During 1999 Ronald Hampel, former CEO and chairman of Imperial Chemical Industries plc, succeeded Stevens as chairman. That year, UNM made several more acquisitions, with the deals bolstering core operations and highlighting an ongoing interest in U.S. growth and an increasing interest in Internet-based opportunities. In January, United News & Media--through PR Newswire--acquired NEWSdesk International, a leading European Internet distributor of corporate news for the high-tech industry. Two months later UNM spent $42.5 million for Audits & Surveys Worldwide Inc., a leading U.S. market research firm, and $111 million for Continuing Medical Education, Inc., a provider of continuing medical education resources for U.S. physicians, including conferences and seminars, trade magazines, home study products, and web sites. Then in June, United News purchased CMP Media Inc. for $920 million. The Manhassat, New York-based CMP's operations included the publication of such high-tech trade magazines as Information Week, Computer Reseller News, and Electronic Engineering Times, and the maintenance of 40 online web sites, including TechWeb and ChannelWeb. CMP became a part of Miller Freeman but maintained a separate identity.

The company's transformation into a focused business publisher and provider of business services reached its culmination in 2000, with the process being launched in the final months of the preceding year. In November 1999 UNM announced its intention to divest a number of businesses in order to create a more focused group. In March 2000 Visual Communications Group, a stock photo library acquired in 1994, was sold to Getty Images, Inc. for $220 million. UNM's U.S. advertising periodicals business, UAP, Inc., was sold in May to Trader Publishing Company for $520 million; United Advertising Publications plc, the U.K. advertising periodicals unit, was retained. Two months later, the U.S. side of Miller Freeman--minus CMP Media--was sold to the Dutch publisher VNU N.V. for $650 million, and Miller Freeman Europe was sold to Reed Elsevier for £360 million.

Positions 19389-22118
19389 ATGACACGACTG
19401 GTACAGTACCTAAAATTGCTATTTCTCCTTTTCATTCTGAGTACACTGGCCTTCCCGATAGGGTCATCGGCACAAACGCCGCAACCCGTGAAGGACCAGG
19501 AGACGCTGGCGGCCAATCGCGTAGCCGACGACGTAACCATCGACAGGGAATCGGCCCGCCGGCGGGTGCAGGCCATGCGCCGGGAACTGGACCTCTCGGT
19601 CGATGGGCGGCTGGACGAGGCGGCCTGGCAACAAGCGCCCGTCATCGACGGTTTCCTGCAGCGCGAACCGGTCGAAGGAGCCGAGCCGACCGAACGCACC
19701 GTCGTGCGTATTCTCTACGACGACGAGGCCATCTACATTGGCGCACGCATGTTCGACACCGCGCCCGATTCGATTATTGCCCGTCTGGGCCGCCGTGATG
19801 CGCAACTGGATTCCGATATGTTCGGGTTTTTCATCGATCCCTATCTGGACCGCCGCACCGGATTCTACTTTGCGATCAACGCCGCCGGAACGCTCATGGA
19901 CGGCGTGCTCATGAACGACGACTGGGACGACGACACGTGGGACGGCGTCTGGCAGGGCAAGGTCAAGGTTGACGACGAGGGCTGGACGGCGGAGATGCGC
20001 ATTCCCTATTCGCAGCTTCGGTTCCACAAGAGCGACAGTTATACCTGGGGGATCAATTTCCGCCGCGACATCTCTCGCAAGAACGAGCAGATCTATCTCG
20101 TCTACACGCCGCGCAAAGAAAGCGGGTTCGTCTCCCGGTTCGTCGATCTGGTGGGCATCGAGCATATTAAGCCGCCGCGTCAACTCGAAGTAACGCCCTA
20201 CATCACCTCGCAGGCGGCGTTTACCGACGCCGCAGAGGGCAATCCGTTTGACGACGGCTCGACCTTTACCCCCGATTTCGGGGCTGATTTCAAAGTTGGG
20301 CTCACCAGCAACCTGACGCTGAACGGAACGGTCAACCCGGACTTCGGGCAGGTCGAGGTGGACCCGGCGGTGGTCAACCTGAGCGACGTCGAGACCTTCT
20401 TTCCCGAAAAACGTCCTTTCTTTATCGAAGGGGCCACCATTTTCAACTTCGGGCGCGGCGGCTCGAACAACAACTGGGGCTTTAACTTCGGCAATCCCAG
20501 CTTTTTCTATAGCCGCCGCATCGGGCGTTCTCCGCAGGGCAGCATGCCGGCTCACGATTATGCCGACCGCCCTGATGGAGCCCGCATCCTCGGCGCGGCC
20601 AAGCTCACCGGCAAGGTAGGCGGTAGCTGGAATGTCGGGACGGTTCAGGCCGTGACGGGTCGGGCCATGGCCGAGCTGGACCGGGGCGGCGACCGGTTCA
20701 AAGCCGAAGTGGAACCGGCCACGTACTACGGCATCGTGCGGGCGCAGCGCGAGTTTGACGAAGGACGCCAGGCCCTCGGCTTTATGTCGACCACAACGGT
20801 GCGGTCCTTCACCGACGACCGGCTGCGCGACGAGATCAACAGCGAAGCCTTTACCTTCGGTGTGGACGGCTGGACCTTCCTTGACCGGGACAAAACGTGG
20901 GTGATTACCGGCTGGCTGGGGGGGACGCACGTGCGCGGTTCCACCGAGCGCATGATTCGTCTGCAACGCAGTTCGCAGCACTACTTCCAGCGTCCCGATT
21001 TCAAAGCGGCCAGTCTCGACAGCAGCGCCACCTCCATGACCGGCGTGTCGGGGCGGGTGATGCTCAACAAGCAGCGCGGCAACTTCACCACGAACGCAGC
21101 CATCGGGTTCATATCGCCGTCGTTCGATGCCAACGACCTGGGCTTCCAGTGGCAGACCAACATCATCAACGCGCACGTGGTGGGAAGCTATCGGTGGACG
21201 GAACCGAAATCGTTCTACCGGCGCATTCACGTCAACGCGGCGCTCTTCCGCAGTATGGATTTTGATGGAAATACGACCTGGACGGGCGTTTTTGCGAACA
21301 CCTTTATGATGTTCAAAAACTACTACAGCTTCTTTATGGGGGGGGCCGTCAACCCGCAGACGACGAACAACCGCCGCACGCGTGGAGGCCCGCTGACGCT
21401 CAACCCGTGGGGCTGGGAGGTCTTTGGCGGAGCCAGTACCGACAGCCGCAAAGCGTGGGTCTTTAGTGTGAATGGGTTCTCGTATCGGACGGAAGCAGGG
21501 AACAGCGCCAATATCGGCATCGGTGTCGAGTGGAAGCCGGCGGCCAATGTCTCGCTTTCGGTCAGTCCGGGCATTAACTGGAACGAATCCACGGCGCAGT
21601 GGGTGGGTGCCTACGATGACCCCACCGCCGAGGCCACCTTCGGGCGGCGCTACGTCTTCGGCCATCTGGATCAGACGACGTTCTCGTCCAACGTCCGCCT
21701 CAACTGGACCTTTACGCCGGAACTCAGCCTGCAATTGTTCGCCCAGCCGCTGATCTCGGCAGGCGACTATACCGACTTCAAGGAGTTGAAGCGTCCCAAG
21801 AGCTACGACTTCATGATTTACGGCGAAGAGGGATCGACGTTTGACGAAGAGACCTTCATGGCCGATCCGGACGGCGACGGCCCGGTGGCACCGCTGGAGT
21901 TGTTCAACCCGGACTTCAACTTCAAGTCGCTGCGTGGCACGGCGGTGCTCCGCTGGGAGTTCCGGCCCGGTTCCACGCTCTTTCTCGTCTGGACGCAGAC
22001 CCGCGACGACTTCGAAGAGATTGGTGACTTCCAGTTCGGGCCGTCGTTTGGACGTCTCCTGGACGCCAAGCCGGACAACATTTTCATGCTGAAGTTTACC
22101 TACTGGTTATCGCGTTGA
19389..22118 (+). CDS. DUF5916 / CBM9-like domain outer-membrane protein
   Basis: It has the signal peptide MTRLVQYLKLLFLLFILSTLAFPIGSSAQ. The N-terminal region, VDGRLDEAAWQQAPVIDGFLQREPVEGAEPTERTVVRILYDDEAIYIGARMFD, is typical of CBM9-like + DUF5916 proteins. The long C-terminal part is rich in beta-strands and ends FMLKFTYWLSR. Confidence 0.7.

As these disposals were being made, there were also significant developments with the company's television assets. In November 1999 UNM reached an agreement with Carlton Communications plc, another ITV licensee, on an £8 billion ($12.6 billion) merger. U.K. regulators gave conditional approval to the merger, requiring that the combined company divest one of its ITV licenses. This led to the collapse of the merger. UNM also discussed a merger with Granada Media plc, a third ITV licensee. In the end, however, United News & Media elected to sell off its three ITV licenses and related assets to Granada for £1.75 billion, in a deal completed in December 2000. UNM retained stakes in several television and related businesses, including its stake in Channel 5, which had been increased to 35 percent in January 2000; a 20 percent stake in Independent Television News Limited, a news provider; and a 33 percent interest in SDN Limited, a digital multiplex operator.

Soon after deciding to sell the ITV licenses, UNM made another important decision: It would sell off its remaining newspaper interests in order to focus fully on business publishing and services. In November 2000 the Express Newspapers unit was sold to the Northern & Shell Group for £125 million. This brought the total for the year's disposals to £3.2 billion. To emphasize the change in focus the company changed its name to United Business Media plc. Of the proceeds, portions were earmarked for debt reduction and future acquisitions, with £1.25 billion returned to shareholders in April 2001.